New Ford Mondeo to launch in 2021, official document reveals
27 January 2020 - autocar
Parts tooling catalogue published on Ford of Europe's website suggests crossover-inspired Mk5 model will be a hybrid
Ford will launch an all-new Mondeo in early 2021, a parts tooling catalogue published on its European website appears to confirm.
The document, which dictates the specialist tools that dealers will need to work on upcoming models in Ford's product plan, lists a tool for the rear axle assembly of the "2022 model year Mondeo CD542".
The CD542 model code was originally assigned to the replacement for the Fusion – the North American version of the Mondeo – before Ford decided to not replace that model directly. The document appears to reveal that the Mondeo name will live on, while the release date of the tool itself indicates the new model will be launched in the second half of next year.
Perhaps the most interesting revelation in the catalogue is that the Mondeo-specific tool is for the removal of a rear leaf spring. No European Ford passenger car currently uses leaf springs, with the Mondeo having used a far more typical coil spring set-up for each of its four generations. This seems to suggest that the new Mondeo will feature a transverse leaf spring rear axle similar to that used on models such as the Volvo XC90.
Autocar understands that such a set-up would help save space for packaging a battery pack, likely for a conventional or plug-in hybrid powertrain. The current Mondeo Hybrid loses much of its luggage space due to the battery pack being mounted under the boot floor.
One likely candidate is the set-up used by the new Kuga PHEV SUV, which combines a 2.5-litre Atkinson cycle petrol engine with a 10.3kWh battery pack and an electric motor to deliver 222bhp and a 34-mile electric-only range.
As first scooped by Autocar last summer, the new Mondeo is expected to adopt crossover styling cues, although it now looks less likely to be classified as an SUV. Sources close to Ford suggest that it will continue with hatchback and estate bodystyles, despite the ontrend design influence. Recent spy shots of a development mule, based on a Ford Focus Active Estate with an extended wheelbase, fit this notion.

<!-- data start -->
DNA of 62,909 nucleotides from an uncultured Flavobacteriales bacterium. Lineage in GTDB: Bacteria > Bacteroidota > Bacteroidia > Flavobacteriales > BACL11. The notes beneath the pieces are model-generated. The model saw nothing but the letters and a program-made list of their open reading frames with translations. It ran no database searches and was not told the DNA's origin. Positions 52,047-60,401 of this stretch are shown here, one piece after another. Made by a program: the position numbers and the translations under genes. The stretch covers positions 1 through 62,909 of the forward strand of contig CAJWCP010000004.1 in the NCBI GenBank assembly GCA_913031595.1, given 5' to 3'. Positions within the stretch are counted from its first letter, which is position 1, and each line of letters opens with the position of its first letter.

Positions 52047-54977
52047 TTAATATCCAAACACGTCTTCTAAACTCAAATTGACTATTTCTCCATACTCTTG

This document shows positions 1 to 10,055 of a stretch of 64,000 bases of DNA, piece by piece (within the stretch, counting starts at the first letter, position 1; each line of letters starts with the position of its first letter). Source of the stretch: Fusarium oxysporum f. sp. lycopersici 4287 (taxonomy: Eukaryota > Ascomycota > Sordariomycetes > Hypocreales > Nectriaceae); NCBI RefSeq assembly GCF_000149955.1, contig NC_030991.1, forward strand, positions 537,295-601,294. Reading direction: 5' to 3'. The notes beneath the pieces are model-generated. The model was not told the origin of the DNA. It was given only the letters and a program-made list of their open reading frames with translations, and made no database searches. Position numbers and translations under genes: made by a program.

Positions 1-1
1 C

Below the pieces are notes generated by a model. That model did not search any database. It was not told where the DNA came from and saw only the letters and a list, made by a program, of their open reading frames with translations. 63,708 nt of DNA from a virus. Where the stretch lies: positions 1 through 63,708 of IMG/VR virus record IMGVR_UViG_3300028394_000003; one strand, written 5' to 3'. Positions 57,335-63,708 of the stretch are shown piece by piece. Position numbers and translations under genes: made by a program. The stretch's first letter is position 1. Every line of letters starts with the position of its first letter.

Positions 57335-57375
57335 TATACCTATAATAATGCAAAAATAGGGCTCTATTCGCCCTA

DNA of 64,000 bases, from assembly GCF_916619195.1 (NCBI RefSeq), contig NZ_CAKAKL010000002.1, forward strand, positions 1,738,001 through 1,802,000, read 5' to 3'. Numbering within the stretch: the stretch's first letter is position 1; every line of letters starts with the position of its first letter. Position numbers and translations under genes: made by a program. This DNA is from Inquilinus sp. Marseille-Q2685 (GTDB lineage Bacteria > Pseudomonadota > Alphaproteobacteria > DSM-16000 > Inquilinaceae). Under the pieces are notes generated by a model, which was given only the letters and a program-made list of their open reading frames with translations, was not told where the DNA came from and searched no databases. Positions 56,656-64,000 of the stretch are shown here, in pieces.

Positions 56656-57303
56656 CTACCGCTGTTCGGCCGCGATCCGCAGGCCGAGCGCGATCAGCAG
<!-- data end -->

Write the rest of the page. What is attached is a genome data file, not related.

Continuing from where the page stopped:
The test mule features a number of obvious characteristics that point to a radical repositioning for the Mondeo. The suspension, for example, has been raised considerably for a more SUV-like stance, while the protruding wheels hint at a widened track for enhanced interior space. We can also see that the donor car has been extended behind the B-pillar to fit the new model's platform.
Although the Fusion name has been dropped for the US market, the next Mondeo is intended to be launched in North America and beyond, unlike Ford's bespoke European models. In the US, the model is being compared by insiders to the Subaru Outback, a very popular high-riding estate car. It is believed the intention is to also use it as an indirect replacement for the S-Max and Galaxy, but it's unclear if Ford can package seven-seats into such a car.
By the time the new model is launched, Ford will have discontinued four MPV model lines. The MPV market has been hit hard in recent years, and as a result Ford recently ended production of the B-Max, C-Max and Grand C-Max. The Galaxy and S-Max will likely follow next year.
The B-Max has in effect been replaced by the Puma compact SUV, and Ford will look to steer C-Max customers into the new Kuga SUV. Mondeo and S-Max buyers will be targeted by the new model, and Galaxy users moved towards the smaller Transit Edge seven-seater.
In 2018, Jim Farley, Ford's president of new business, technology and strategy, hinted at the move away from conventional cars towards what he called 'utility' bodystyles. He said the thinking behind the move into medium-rise crossovers is that customers will get "utility benefits without the penalty of poorer fuel economy".